X2NLA chapter5 .pdf

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LEA X2NLA – Programme amménagé 2009


English word stress does not always fall on the same syllable and the location of stress is
determined by a set of many complex rules. Therefore predicting where the stress of a
polysyllabic word falls is not simple. However, sometimes we can predict stress placement if
we consider factors such as the number of syllables in a word, the grammatical category of a
word (i.e. is it a noun, verb or adjective, etc.), or whether it is a simple word or a complex
word containing a suffix.

As a very rough guide: the majority of two-syllable nouns have stress on the first syllable, for
example 'brother or 'courage. However, many two-syllable verbs have stress on the second
syllable, such as re'peat or be'lieve. Note: There are a fair number of exceptions to this
simplified rule, amongst others verbs ending in -y ('vary), in -er ('enter) or -en ('listen).
Exercise 5.1 Two-syllable words I
Read the following series of words out loud. Then indicate the placement of primary stress and
circle the word with a different stress pattern from the others.

Note: The word with a different stress pattern is underlined !!
1. 'grammar




2. 'cater




3. com'pare




4. 'money




5. re'fuse




6. 'effort




7. ex'cite




8. re'ly




Exercise 5.2 Two-syllable words II
Transcribe the following 2-syllable words, mark the stressed syllable and make the necessary
reductions in the unstressed syllable.
1. carry /'kæri/

6. village /'vɪlɪʤ/

2. begin /bɪ'gɪn/

7. presence /'prezns/

3. offend /ǝ'fend/

8. shoulder /'ʃǝʊldǝ/

4. suppose /sǝ'pǝʊz/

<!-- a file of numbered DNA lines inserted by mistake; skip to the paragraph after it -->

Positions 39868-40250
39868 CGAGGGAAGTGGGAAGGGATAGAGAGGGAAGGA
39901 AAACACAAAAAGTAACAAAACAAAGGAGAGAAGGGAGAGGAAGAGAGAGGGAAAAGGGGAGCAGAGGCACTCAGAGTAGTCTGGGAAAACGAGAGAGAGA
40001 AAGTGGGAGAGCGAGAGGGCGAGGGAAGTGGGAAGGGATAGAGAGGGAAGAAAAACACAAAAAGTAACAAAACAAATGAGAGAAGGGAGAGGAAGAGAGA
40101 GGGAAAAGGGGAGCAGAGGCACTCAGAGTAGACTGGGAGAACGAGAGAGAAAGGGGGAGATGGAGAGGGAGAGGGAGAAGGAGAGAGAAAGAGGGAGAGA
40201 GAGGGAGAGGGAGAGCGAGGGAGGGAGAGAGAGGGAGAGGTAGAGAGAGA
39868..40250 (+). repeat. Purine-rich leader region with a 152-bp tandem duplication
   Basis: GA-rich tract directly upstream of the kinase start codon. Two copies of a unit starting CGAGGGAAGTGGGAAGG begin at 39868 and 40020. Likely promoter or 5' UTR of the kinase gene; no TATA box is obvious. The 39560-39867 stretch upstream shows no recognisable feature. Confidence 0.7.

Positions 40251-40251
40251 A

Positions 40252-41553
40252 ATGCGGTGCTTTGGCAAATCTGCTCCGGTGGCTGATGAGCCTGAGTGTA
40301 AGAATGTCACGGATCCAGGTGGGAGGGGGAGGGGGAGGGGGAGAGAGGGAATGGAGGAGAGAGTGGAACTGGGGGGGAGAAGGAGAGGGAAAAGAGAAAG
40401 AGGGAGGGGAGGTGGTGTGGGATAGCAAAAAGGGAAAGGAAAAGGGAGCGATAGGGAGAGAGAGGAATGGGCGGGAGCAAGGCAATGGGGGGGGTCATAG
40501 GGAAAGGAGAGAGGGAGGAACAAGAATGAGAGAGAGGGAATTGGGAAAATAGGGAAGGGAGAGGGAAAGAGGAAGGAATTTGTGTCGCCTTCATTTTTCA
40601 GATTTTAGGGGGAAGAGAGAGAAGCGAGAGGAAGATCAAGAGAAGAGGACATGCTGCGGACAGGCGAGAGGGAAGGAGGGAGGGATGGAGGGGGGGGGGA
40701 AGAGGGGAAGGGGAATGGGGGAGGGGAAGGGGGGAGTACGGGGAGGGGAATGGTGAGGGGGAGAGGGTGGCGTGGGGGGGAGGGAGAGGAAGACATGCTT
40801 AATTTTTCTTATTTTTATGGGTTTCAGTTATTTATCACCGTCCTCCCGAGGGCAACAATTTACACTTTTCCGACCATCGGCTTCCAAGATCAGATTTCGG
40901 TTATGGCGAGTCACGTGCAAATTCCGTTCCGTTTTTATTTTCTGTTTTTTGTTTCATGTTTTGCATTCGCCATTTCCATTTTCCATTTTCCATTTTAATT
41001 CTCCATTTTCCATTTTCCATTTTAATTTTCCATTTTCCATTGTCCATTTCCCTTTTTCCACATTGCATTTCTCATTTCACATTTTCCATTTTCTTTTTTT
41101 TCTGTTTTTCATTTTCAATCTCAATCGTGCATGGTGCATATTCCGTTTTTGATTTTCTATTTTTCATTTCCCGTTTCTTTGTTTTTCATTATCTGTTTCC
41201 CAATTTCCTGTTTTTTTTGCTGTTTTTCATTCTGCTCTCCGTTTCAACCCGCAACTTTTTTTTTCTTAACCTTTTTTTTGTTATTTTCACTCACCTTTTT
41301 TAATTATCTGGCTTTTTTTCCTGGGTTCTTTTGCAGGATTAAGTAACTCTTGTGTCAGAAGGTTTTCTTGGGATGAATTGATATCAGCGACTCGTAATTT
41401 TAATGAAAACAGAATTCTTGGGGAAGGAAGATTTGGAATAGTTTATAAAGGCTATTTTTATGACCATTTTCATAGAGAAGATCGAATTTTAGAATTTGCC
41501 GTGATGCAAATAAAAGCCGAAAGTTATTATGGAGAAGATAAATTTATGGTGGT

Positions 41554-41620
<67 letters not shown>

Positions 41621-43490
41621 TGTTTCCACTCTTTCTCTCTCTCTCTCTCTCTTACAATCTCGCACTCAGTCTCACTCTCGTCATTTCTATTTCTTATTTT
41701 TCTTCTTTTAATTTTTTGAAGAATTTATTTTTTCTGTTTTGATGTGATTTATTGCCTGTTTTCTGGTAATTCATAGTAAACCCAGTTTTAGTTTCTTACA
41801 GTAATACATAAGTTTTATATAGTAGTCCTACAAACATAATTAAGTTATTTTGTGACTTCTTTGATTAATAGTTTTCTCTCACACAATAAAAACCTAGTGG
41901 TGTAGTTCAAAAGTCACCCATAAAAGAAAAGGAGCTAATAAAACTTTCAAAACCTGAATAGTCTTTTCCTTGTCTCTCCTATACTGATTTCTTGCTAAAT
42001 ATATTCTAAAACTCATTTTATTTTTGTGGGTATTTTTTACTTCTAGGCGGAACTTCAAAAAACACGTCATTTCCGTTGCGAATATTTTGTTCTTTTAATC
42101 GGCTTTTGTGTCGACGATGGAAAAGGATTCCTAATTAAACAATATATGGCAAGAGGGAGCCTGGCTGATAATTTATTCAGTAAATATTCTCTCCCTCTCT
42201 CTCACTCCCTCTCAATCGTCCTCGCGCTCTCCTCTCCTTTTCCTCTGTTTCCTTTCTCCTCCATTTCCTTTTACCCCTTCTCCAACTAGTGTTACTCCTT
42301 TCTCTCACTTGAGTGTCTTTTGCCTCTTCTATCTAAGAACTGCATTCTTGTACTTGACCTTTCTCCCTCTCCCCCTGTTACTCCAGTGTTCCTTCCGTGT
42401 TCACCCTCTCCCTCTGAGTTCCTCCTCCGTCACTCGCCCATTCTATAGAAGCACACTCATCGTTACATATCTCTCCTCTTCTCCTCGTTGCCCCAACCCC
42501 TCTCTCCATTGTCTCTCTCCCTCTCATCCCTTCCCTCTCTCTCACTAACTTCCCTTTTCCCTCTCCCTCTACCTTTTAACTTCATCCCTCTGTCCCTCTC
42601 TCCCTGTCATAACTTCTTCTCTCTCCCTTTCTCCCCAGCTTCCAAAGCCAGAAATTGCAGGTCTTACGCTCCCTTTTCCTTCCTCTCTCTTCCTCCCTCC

9. success /sǝk'ses/

5. happen /'hæpn/

10. effort /'efǝt/

Exercise 5.3 Stress-alternating pairs I
Pronounce the following words. Do you encounter any problems? Can you explain what they
1. increase

2. contest

3. survey

4. frequent

Note: These words can be stressed on either the first or the second syllable depending
whether they are used as a verb (stress on the second syllable) or used as a noun or an
adjective (stress on the first syllable):
to in'crease, to con'test, to sur'vey, to fre'quent
an 'increase, a 'contest, a 'survey, 'frequent
Exercise 5.4 Stress-alternating pairs II
Indicate the stress in the words below and give their transcription. Note: the vowel is usually
reduced in the unstressed syllable of the verbs, but not in the unstressed syllable of nouns and
adjectives (for a list of stress-alternating pairs, see Appendix IV.A).

'rebel (noun) /'rebl/


re'bel (verb) /rɪ'bel/

'convict (noun) /'kɒnvɪkt/

re'cord (verb) /rɪ'kɔːd/

'object (noun) /'ɒbʤekt/
ob'ject (verb) /əb'ʤekt/

'protest (noun) /'prəʊtest/
pro'test (verb) /prə'test/

con'vict (verb) /kən'vɪkt/

'record (noun) /'rekɔːd/


'present (adjective) /'preznt/
pre'sent (verb) /prɪ'zent/

The influence of suffixes (or endings) on the stressing of English words is particularly
important and many stress rules involve counting the number and type of syllables working
backwards from the end of the word. Some suffixes leave the stress in the underlying word
unaffected. Other suffixes, however, are stress-imposing and cause the stress to always fall on
a specific syllable of the word.
Exercise 5.5 Neutral suffixes
If we add a neutral suffix to a word, the stress stays on the same syllable as in the original
word, for example: 'govern Æ 'government. Here is a list of suffixes which do not change
stress placement (cf. Appendix IV.B / brochure p.65):
a) all verbal inflections: -S, -ED, -ING
b) most suffixes beginning with a consonant, e.g.: -DOM, -FUL, -HOOD, -LESS, -LY,
c) the substantival suffixes: -ER, -OR, -ISM
d) the adjectival suffixes: -ISH, -Y

Indicate the stress in the following words. Then add a neutral suffix to each of them and
indicate the stress in the derived word. Make sure that the word exists and use a dictionary if
1. for'getFUL

7. 'fiftyISH

2. 'rapidLY

8. 'pocketFUL

3. 'kingDOM

9. de'tachMENT

4. 'parentHOOD

10. 'thoroughLY

5. con'trollER

11. 'capitalISM

6. 'clockWISE

12. a'wareNESS